PRO PERFORMANCE SPORTS
CEO: John Sarkisian.
Revenue: $60 million in 2011; $46 million in 2010.
No. of local employees: 60.
Investors: About 25 family and friends.
Year founded: 2002.
Company description: Developer and manufacturer of sports training equipment.
Key factors for success: Continuous innovation, expanding distribution network and great people.
John Sarkisian thought he might have something when his sports training manufacturing business did a television commercial that captured 800 orders right out of the gate.
“We did a commercial soon after we started in 2002 when we were selling directly to consumers that got 800 orders for the ‘hit-a-way,’ but we only had 50 in our inventory,” said Sarkisian, the founder and chief executive of Pro Performance Sports, which sells its sports training devices under the SKLZ brand.
The hit-a-way is a contraption that helps baseball players improve their hitting, using a tetherball-like system with a ball attached to a cord that returns after being struck.
The hit-a-way became an instant hit with younger players, coaches and parents, and SKLZ sold about 300,000 of the items in its first year. Last year, the company said it did about $60 million in gross sales, up from $46 million in 2010.
Sarkisian’s business has done so well in recent years, he’s had to move to bigger quarters, relocating last week to a 150,000 square foot facility in Carlsbad previously used by Callaway Golf Co. to develop golf accessories. It now has 60 employees.
SKLZ’s first group of products were aimed at younger athletes trying to hone their game and included training tools for baseball, football, soccer, golf, basketball and a few other sports. Recently, the business expanded its product line with fitness-oriented training devices aimed at improving fundamental skills such as speed, quickness, strength and balance.
Delivering a Total Solution
In 2010, SKLZ entered into an agreement with Athletes’ Performance Inc., a sports training company that caters to both professional and amateur athletes and operates five training facilities around the country. The partnership provides customers with expertise about how to best use the devices to enhance their training program, Sarkisian said. “We’re delivering to the athletic community a total solution,” he said.
SKLZ is capitalizing on the trend of younger children concentrating on a single sport. If little Johnny discovers he can hurl a ball with both speed and accuracy better than most, chances are he’ll stick to playing and training baseball year round, rather than playing basketball or soccer in the off-season.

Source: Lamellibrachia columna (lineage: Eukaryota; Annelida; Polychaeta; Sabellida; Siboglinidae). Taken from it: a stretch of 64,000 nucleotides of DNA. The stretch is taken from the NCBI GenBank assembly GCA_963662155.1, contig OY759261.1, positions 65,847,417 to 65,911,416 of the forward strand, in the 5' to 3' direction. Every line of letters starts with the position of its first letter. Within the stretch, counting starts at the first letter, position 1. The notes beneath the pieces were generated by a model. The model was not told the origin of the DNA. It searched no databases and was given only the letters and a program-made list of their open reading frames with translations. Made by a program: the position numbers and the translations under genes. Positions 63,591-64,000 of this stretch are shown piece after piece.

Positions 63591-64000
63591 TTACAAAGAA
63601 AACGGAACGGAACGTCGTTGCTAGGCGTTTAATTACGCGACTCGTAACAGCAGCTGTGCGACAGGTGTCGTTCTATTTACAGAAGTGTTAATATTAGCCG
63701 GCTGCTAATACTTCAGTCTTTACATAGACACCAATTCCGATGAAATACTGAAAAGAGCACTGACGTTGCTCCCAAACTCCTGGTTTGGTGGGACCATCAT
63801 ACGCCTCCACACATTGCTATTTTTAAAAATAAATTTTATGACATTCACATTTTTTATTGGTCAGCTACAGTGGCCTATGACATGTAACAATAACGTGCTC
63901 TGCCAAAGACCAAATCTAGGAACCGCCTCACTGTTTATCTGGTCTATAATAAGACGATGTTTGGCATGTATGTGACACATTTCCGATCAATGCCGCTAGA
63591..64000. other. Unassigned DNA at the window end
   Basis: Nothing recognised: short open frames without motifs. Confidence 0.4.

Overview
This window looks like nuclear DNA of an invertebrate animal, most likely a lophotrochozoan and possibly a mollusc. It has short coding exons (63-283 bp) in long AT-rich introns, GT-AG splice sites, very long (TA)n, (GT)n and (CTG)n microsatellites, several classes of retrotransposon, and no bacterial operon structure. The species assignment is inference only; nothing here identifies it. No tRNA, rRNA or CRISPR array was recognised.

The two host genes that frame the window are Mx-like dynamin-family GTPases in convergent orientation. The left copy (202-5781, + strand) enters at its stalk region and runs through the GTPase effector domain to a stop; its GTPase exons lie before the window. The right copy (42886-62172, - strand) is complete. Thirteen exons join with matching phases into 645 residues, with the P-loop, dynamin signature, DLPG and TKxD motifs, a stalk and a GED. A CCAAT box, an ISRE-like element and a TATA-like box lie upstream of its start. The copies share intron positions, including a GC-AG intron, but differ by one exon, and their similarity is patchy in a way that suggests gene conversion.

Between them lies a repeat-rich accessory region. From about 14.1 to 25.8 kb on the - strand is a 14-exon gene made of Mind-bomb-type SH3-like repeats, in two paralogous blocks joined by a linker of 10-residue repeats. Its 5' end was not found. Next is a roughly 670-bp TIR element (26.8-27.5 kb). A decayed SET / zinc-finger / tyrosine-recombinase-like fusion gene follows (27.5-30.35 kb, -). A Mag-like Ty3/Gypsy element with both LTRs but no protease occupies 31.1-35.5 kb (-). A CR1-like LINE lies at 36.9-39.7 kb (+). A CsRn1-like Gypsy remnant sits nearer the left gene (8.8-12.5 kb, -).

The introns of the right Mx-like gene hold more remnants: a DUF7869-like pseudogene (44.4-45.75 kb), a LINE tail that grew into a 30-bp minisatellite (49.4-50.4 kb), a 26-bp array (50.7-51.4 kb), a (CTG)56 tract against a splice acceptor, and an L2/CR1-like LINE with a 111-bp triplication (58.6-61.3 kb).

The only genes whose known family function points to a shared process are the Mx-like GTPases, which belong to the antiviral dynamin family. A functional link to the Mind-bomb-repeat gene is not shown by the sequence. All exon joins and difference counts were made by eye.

The level of competition and emphasis on improving performance in one’s chosen sport doesn’t just apply to top collegiate and professional athletes, but to high school and even earlier stage levels, says Sarkisian. That isn’t something he necessarily thinks is great, but the reality of what has occurred over the last several decades, he says.
He launched the business in 2002 with only a few products and a few hundred thousand dollars. By 2005, SKLZ was selling about 20 devices. Today, the company’s catalog numbers more than several hundred, with most selling in a range of $30 to $40, although the highest priced items can run above $200, Sarkisian said.
While the business began as a direct-to-consumer model, today, the company does most of its business, about 97 percent, through retail channels. The rest is sold directly. Among the retailers are the biggest sporting goods chains in the nation, including Dick’s Sporting Goods, the Sports Authority, Sports Chalet and Big 5 Sporting Goods.
Sales Growing Internationally
The SKLZ equipment moves fairly well, and is a good seller in the accessories and training aid categories, said Andrew Conners, manager of the Escondido Dick’s Sporting Goods. “Everything they make is very easy to assemble, and very user-friendly.”
International sales are picking up in the last few years. “We’re now selling in 34 countries including Europe, Asia and Latin America,” Sarkisian said. “We just opened distribution in the Middle East. About two years ago, the international sales were less than 2 percent of the total. This year, they’ll probably account for about 10 percent.”
There’s competition in the space, including some of the largest sports equipment makers in the world in Nike and Adidas America Inc., but Sarkisian says those much bigger companies aren’t as innovative or nimble as his.
The company makes all its goods at plants in China, Taiwan, India and other low cost nations. SKLZ did a little manufacturing in this country early on, but moved it offshore once volumes got higher, he said.
Jobs here mostly involve sales, marketing, logistics, business analysis and some engineering. It has five openings now.
Not everything Sarkisian touched turned to gold, although he’s done well with a few other investments including Semtek, a software firm acquired by Verifone, and Brightscope, a data analytics firm that’s growing fast. Pat & Oscar’s, which the Sarkisian family launched in 1991, filed for bankruptcy protection last year.